For a survey of the Latin American pension reform attempts and further references, see Queisser (1995); for a review of the current reform approaches in Central and Eastern Europe, see Holzmann (1997).
For a detailed survey and analysis of the Chilean pension reform and further references, see Diamond and Valdes-Prieto (1994).
Merely changing the financing mechanism of an unsustainable, unfunded retirement scheme is not sufficient to put it on a sustainable, funded basis. Any real pension reform essentially has to undertake two changes simultaneously: reduce the commitment of the given pension scheme (given target income replacement rates, essentially by increasing the retirement age) and shift the financing mechanism.
The other four equations of this growth model are traditional. The first specifies the output, Y, via a production function with constant returns to scale on capital, K, and labor, N (man-hours in efficiency units):
The second equation specifies an exogenous growth rate, n, of total employment (in man-hours, L):
dL/dt = nL.
The third specifies a definition equation between N and L via the technicalchange multiplier, T:
N = TL.
The fourth equation defines the capital coefficient:
k = K/N.
d(.)ldt is the time derivative. and δ is the rate of depreciation of capital.
As the model features an external effect, the solution of the social planner’s problem will not necessarily coincide with the competitive equilibrium in a decentralized economy.
In the decentralized solution, the net rate of return with externalities is f’(k*) - δ = λ + n + α (K, . . .) k*, still leaving a growth differential of a (K, . . .) k* to compensate the transition generation.
The data draw from a wide range of different sources, mainly official but also private. Long-term time series in official publications are often not available and sometimes require index-type linking to overcome structural breaks.
No strictly comparable FIRs could be established for the pre- and post-1975 periods. However, the available data for Chile suggest a long-term decrease in FIR-2 from 63 percent (1940) to 32 percent (1950) and 29 percent (1960), with a slight increase to 39 percent (1971) prior to a major shake-up of the economy (Cerda and Zeballos, 1975).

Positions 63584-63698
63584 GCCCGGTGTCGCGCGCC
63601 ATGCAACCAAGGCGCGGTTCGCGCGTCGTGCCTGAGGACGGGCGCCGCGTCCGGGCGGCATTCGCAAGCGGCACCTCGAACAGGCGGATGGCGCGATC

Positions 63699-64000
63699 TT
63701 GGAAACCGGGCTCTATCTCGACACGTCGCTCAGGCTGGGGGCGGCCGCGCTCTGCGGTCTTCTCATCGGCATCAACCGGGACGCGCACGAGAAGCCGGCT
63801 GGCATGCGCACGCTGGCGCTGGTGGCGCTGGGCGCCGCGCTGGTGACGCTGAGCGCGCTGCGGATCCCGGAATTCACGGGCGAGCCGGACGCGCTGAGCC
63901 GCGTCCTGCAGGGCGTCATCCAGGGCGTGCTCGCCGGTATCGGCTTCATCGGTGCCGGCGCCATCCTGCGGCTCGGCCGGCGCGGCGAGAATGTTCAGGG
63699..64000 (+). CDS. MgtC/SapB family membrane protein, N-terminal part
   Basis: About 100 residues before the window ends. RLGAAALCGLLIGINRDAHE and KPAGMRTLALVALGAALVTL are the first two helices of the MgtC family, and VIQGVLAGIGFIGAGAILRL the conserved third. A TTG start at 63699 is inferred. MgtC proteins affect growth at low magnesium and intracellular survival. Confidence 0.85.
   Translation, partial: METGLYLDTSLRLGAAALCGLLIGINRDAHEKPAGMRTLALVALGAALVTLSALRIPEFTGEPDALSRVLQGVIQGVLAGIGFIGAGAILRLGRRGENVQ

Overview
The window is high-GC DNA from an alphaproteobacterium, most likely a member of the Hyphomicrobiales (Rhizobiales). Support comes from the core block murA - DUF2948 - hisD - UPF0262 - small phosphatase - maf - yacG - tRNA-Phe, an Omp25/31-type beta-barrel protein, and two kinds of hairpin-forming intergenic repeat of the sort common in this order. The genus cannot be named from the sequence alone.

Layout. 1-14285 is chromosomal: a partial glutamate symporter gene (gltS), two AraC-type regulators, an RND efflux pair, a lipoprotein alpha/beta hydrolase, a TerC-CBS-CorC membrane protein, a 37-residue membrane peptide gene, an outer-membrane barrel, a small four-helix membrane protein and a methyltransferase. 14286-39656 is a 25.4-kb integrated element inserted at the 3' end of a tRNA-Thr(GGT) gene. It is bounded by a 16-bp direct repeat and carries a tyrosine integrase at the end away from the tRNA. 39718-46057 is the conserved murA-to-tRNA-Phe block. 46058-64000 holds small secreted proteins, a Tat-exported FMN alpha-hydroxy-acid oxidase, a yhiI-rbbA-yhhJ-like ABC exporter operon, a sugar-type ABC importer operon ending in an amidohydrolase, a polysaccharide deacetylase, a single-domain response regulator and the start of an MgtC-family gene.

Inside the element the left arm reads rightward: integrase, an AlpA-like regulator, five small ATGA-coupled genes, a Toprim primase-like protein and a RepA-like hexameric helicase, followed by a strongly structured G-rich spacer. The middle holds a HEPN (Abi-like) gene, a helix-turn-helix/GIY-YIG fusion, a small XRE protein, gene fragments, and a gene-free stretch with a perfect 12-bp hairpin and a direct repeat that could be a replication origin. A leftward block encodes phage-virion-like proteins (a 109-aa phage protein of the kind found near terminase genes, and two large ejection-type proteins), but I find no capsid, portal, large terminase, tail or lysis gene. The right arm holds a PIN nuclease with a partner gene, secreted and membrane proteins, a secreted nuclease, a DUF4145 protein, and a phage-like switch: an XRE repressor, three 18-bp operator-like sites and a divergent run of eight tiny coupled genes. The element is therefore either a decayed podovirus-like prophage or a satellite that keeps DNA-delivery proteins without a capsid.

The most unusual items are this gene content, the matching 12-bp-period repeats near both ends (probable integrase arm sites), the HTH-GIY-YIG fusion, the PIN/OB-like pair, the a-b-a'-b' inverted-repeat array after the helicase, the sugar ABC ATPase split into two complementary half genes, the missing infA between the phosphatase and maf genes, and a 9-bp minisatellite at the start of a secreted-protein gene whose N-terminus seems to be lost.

These data are used in Levine and Zervos (1996), and the access granted by Ross Levine is gratefully acknowledged.
For an analysis of the experience and mistakes of financial market liberalization during this early period of economic reform, see De la Cuadra and Valdes-Prieto (1992).
To estimate TFP, a simple growth-accounting exercise is undertaken (with logarithmic approximation to account for discrete time and a constant labor share of 0.65). Admittedly, this estimation ignores its well-known limitations, such as the quality of factor inputs and the time-varying factor shares, because of data constraints.
For definitions of the variables used in the regressions in Tables 3-5, see notes to Table 3. All variables in Tables 3-5 have been subject to a unit root test (augmented Dickey-Fuller test), which has been passed for all endogenous and most exogenous variables at the 5 percent confidence interval. For the unemployment rate, the unit root could not be rejected. This outcome may cast doubt on the estimated parameters and their statistical significance; although the stability of the parameters under alternative measures of financial markets and the Durbin-Watson test statistics of about 2 may give confidence in the results, further investigation is certainly required.
The parameter estimates for the ΔFIR and ΔSMI variables differ slightly from previously presented estimates, owing to data revisions and the normalization of the respective sample average to one. The normalization allows for a direct parameter comparison between different financial market indicators and a straightforward interpretation of the parameter value.
The approach uses the data structure of the Almon lag to calculate a composite variable ΔFMI(1, s)t = 1sΔFMIt + 2sΔFMIt-1 + . . . 1sΔFMIt-1. Thus ΔFMI (2,2)t = ΔFMIt + 4ΔFMIt-1 + 9ΔFMIt-2. This approach results from economic, econometric, and data considerations. One would assume from an economic viewpoint that improvements in the financial market, as measured by changes in the level of FMI, would have little immediate impact but that the impact would grow over time. However, a direct application of the traditional Almon procedure is prevented by the small number of observations, with the increasing s under the full Almon approach reducing the degrees of freedom on a pro rata basis. In addition, AFMI (1,s) for 1 and s = 1, . . . , 3 proved to be highly correlated. Finally, unless very strict conditions are met, the Almon procedure will yield biased and inconsistent estimates.
In view of the weak public sector statistics for Chile, the use of the unemployment rate is preferred to the use of disposable income.
Our reported long-term point estimate of the effects of financial markets on capital accumulation of about 0.015 is close to the estimate in the Levine and Zervos (1996) cross-country study of 0.011 (with a t-value of 2.38).
The net contributions were calculated as premium payments plus other increases minus commissions charged minus benefit payments. The flow returns on pension fund assets were calculated using the average yearly stock and a representative interest rate of the financial market. In principle, the flows ought to be corrected for savings generated in the upstream insurance companies and for dissavings generated by benefit payouts, but these data were not at hand.
The source for this information is Juan Carlos Mèndez, Budget Director until 1980, quoted in Diamond and Valdéz-Prieto (1994).